The patient was advised to follow up and conservative management since no gross dilation of the upper moiety observed and no history of repeated urinary tract infection.

4. Discussion

The differential diagnosis of duplex upper urinary tract with dilated upper moiety includes complete duplication of the collecting system with 2 pyeolcalyceal systems and duplicated ureters, the upper moiety ureter was subjected to obstruction by terminal ureterocele with stenotic meatus or can be subjected to ectopic insertion with subsequent more liability to reflux. In an incomplete ureteric duplication the ureters fuse while they descend to reach the urinary bladder with subsequent reflux between the high pressure ureter and low pressure ureter which is usually the upper ureter with subsequent upper ureteric and upper moiety dilatation. The presence of alternating color flow signal detected at the upper moiety and the antegrade/retrograde flow with pulsed Doppler suggesting reflux will exclude the presence of obstruction due to terminal ureterocele associated with complete ureteric duplication, also only single color jet was originating in the urinary bladder (ureteric jet) is not suggesting of but not totally

Figure 5. IVP exam showing duplex pyelocalyceal system of the right kidney with partially duplicated ureters seen fused opposite to the level of L5 vertebrae with proximally dilated upper ureter and upper moiety.

Figure 6. Post micturation IVP shows partially duplicated ureters with dilated upper collecting system on the right side.

excluding the presence of complete duplication since the upper moiety ureter may show ectopic insertion.

Perhaps the short distance of refluxing jet to reach the upper moiety in an incomplete duplication with Yo-Yo reflux plays a role in the observation of color changes. While in case with complete ureteric duplication and ectopic ureteric insertion the presence of color changes within the dilated moiety will be only observed with high grade reflux and will lead to markedly dilated pelvicalyceal group and low grade reflux will not show color changes and may not show dilated calyces

So the presence of color changes in mildly dilated moiety of duplex kidney will raise the possibility of incomplete ureteric dilation and subsequent yo-yo reflux, while the presence of markedly dilated moiety in the presence of color changes will lead to the possibility of complete duplication with ectopic insertion of the ureter, and the absence of color changes within a dilated moiety will raise the possibility of complete duplication and terminal ureteric obstruction.

The use of both intravenous pyelography and color duplex sonography can confirm the presence of yo-yo reflux if partially duplicated ureter and dilated one moiety was detected with IVP in addition to the presence of antegrade/retrograde flow within the dilated moiety with color duplex sonography.

5. Conclusion

Yo-yo reflux is an uncommon cause of dilated upper moiety of duplex kidney, but should be considered when observing antegrade and retrograde flow within the dilated pyelocalyceal group by color duplex sonography in addition to the presence of incomplete ureteric duplication by intravenous pyelography.

Conflicts of Interest

The authors declare no conflicts of interest.

Cite this paper

Youssef, A. (2016) Imaging Confirmation of Yo-Yo Reflux in Cases with Incomplete Ureteric Duplication. Open Journal of Urology, 6, 199-205. doi: 10.4236/oju.2016.612031.

References

[1] Gay, S.B., Armistead, J.P., Weber, M.E., et-al. (1991) Left Infrarenal Region: Anatomic Variants, Pathologic Conditions, and Diagnostic Pitfalls. Radiographics, 11, 549-570.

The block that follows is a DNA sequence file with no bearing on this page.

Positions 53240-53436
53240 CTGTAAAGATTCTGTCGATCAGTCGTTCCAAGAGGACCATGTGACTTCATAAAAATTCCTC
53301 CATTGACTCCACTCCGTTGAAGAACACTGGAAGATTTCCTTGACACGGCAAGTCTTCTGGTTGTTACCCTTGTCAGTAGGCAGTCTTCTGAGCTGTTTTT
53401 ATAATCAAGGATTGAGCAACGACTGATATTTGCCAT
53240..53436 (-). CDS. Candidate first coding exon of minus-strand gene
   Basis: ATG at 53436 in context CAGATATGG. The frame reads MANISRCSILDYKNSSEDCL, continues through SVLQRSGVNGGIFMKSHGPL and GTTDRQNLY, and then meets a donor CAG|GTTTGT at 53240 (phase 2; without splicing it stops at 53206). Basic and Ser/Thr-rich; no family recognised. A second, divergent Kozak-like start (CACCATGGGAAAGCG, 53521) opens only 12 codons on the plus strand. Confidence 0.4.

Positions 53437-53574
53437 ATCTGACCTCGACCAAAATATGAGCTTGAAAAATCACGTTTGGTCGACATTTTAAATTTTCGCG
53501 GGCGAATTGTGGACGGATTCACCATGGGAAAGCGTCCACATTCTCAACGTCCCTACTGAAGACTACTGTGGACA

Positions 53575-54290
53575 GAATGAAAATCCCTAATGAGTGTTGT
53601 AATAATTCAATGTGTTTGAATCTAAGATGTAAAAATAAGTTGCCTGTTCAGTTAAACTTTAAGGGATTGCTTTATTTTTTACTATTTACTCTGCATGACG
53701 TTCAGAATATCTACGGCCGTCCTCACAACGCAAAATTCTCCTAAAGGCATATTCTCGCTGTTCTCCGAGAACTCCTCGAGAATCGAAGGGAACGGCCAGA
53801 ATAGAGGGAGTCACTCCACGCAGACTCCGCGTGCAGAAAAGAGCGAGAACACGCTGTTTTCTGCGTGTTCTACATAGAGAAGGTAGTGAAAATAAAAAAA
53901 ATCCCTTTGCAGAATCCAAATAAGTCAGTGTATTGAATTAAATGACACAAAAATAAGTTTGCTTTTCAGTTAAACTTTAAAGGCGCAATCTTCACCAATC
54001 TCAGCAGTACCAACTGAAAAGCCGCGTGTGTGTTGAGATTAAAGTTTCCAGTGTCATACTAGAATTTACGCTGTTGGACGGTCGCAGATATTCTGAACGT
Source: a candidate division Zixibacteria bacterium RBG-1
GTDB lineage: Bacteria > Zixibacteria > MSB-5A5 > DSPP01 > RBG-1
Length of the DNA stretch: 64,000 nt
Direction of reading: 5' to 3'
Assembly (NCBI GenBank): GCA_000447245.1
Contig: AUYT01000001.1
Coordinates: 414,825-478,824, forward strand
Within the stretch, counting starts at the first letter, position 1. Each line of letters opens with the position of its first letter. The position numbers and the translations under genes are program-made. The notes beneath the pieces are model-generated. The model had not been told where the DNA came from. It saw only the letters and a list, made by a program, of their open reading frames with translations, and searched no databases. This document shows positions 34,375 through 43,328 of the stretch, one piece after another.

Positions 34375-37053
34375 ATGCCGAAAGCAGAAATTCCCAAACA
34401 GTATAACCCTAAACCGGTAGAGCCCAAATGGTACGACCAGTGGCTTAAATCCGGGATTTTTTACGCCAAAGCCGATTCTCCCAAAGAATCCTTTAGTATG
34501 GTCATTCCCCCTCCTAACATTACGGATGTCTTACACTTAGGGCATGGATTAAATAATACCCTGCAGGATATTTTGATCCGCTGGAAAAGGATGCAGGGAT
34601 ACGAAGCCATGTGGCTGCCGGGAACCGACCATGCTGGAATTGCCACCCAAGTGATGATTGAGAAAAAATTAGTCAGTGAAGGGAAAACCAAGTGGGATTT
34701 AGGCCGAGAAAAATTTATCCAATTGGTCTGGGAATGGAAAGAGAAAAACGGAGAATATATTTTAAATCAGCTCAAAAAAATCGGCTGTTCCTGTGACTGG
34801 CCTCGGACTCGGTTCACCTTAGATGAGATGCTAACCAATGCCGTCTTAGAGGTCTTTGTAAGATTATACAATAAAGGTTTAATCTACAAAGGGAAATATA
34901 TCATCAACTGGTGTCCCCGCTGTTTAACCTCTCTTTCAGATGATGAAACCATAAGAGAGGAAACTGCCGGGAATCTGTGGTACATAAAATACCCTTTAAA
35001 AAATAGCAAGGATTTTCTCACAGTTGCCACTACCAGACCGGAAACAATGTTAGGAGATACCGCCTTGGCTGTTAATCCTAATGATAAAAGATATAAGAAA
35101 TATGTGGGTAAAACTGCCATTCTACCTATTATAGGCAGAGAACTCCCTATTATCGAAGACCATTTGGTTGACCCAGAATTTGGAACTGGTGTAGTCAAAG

https://doi.org/10.1148/radiographics.11.4.1887111
[2] Glassberg, K.I., Braren, V., Duckett, J.W., Jacobs, E.C., King, L.R., Lebowitz, R.L, et al. (1984) Suggested Terminology for Duplex Systems, Ectopic Ureters and Ureteroceles. The Journal of Urology, 132, 1153-1154.
[3] Gupta, K., Galhotra, R. and Saggar, K. (2013) Yo-Yo Reflux in Partial Duplication of Ureter: A Diagnosis on the Color and Pulse Doppler Study. Muller Journal of Medical Sciences and Research, 4, 116-188.
https://doi.org/10.4103/0975-9727.118243
[4] Fernbach, S.K., Feinstein, K.A., Spencer, K. and Lindstrom, C.A. (1997) Ureteral Duplication and Its Complications-Scientific Exhibit. Radiographics, 17, 109-127.
https://doi.org/10.1148/radiographics.17.1.9017803
[5] Doery, A.J., Ang, E. and Ditchfield, M.R. (2015) Duplex Kidney: Not Just a Drooping Lily. Journal of Medical Imaging and Radiation Oncology, 59, 149-153.
https://doi.org/10.1111/1754-9485.12285
[6] Chertin, B., Mohanan, N., Farkas, A., et al. (2007) Endoscopic Treatment of Vesicoureteral Reflux Associated with Ureterocele. The Journal of Urology, 178, 1594-1597.
[7] Lebowitz, R.L. and Avni, F.E. (1980) Misleading Appearances in Pediatric Uroradiology. Pediatric Radiology, 10, 15-31.
[8] Blair, D., Rigsby, C. and Rosenfield, A.T. (1987) The Nubbin Sign on Computed Tomography and Sonography. Urologic Radiology, 9, 149-151.
[9] Avni, F.E., Nicaise, N., Hall, M., et al. (2001) The Role of MR Imaging for the Assessment of Complicated Duplex Kidneys in Children: Preliminary Report. Pediatric Radiology, 31, 215-223.
https://doi.org/10.1007/s002470100439
[10] Yanagisawa, N., Yajima, M., Takahara, T., et al. (1997) Diagnostic Magnetic Resonance-Urography in an Infant Girl with an Ectopic Ureter Associated with a Poorly Functioning Segment of a Duplicated Collecting System. International Journal of Urology, 4, 314-317.
https://doi.org/10.1111/j.1442-2042.1997.tb00198.x
[11] Chu, W.C., Chan, K.W. and Metreweli, C. (2003) Scintigraphic Detection of “Yo-Yo” Phenomenon in Incomplete Ureteric Duplication. Pediatric Radiology, 33, 59-61.
https://doi.org/10.1007/s00247-002-0754-z

  
comments powered by Disqus

Copyright © 2019 by authors and Scientific Research Publishing Inc.

Creative Commons License

This work and the related PDF file are licensed under a Creative Commons Attribution 4.0 International License.